Pumpkin and chai are two of the most quintessential autumn flavors. This simple homemade biscotti is a softer version than commercial biscotti. It is not a difficult recipe, but be sure and check out the tips for success.
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What is Biscotti?
Biscotti is an Italian “cookie” that typically comes in long logs or bars. Often, biscotti uses different dried fruits like cranberries or cherries and various nuts like pistachios or walnuts.
Some biscotti have a small lining of chocolate on the bottom, or have small chocolate chunks mixed in.
Biscotti are often served with coffee. If you’re not a coffee drinker, they’re also great dunked in this spicy Mexican hot chocolate. To amp up the chai flavor, you could also eat them with a cup of golden chai tea.
They make great brunch buffet items, but you’ll want to make sure to put them in an air tight container after everyone is done eating so they keep their stiffness.
Common Issues when Making Biscotti
I was a little intimated by biscotti since I had never made it before, but it’s really just a cookie that has been toasted after baking.
The hardest part was working with a sticky dough. I wanted a recipe that wasn’t as rock hard as some of the biscotti, but still had the crunch and the “longevity” of a classic Italian biscotti.
I pieced together many different recipes until I got what I wanted…a flavorful pumpkin biscotti that would not break my son’s teeth but would last through shipping and a college kid’s idea of storage.
I finally landed on a recipe I adapted from many sources, including America’s Test Kitchen and Cooking Light.
Tips for Success for Homemade Biscotti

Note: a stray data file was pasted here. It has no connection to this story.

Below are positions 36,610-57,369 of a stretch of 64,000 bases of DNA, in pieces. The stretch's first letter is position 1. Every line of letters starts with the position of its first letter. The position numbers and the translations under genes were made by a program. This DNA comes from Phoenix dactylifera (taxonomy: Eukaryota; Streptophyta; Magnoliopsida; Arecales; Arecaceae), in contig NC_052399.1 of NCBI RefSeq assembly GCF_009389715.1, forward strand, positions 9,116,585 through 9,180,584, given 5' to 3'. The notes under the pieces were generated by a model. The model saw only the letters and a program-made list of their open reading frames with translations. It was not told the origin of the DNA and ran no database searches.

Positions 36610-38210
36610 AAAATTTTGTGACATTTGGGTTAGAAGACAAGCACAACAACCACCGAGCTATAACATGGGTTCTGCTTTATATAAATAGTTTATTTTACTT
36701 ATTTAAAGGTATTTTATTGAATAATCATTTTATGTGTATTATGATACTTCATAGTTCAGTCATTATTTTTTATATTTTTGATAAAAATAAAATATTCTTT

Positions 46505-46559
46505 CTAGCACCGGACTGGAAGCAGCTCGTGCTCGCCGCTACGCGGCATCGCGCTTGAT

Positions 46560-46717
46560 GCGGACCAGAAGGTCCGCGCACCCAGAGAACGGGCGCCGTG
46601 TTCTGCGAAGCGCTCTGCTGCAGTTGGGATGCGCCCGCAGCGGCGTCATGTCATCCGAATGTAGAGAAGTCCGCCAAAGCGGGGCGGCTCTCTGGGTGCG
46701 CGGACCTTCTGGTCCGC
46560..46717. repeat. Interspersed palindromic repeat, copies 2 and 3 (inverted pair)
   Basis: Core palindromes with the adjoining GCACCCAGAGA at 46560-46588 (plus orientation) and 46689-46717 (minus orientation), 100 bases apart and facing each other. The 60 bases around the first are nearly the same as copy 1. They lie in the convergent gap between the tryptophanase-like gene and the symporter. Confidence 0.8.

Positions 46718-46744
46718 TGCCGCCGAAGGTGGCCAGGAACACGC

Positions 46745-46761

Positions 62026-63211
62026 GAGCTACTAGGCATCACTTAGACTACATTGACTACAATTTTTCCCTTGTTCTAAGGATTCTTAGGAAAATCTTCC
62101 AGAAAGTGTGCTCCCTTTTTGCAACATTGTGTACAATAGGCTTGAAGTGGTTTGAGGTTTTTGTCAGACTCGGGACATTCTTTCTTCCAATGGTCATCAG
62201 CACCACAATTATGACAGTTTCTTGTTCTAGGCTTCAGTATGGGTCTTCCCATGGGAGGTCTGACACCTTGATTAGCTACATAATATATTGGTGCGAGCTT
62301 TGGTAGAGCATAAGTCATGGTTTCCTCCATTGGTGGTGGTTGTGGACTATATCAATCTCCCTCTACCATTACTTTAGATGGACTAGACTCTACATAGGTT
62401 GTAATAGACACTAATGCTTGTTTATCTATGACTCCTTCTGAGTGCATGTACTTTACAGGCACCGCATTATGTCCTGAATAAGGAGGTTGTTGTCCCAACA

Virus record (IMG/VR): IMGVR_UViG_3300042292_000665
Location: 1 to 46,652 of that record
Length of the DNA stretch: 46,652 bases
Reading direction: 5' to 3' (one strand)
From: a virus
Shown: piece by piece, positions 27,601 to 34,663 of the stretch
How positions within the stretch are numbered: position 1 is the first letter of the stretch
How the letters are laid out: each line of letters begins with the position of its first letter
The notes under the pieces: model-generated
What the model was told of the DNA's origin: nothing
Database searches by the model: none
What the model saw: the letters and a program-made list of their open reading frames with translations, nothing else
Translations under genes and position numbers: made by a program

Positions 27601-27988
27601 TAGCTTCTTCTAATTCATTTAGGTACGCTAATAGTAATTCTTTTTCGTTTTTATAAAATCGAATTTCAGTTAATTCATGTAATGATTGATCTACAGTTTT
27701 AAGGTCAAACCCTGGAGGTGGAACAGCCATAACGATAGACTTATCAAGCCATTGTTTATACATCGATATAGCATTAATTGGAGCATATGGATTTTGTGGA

Although the process of making biscotti is fairly simple, some issues can arise.
Here are some common issues and ideas on how to solve them:
- Cracking on the first bake: This is likely due to too high cooking temperature or cooking for too long. On the first bake, the biscotti should be a cake-like texture.
- Falling apart when slicing: You want to let the biscotti cool completely, using a wire rack to allow air flow around the whole biscotti. Don’t leave the biscotti for too long, however, or it will get too dry and be hard to slice.
- Too soft: If your biscotti are too soft, your oven temperature may not be high enough. Some recipes I looked at used butter or oil, and traditional biscotti does not use either butter or oil as it will make them softer.
Recipes for Homemade Food for Care Packages
- Pumpkin Amaretto Bread is great for Fall or Halloween package
- Raspberry Swirl Brownies
- Spicy Peanut Brittle
- Chocolate Pistachio Quick Bread
- Low Carb Zucchini Coconut Bread is good for those on a diet
- Red Velvet Cookies are great for Valentines Day
- Red Crinkle Cookies – another easy treat for Valentines Day
- Pfeffernusse cookies are an often requested treat for Christmas packages
- Don’t forget something to drink! This herbal mint tea is a perfect pairing.
If you are sending care packages to college kids, be sure and check out these ideas that go beyond food.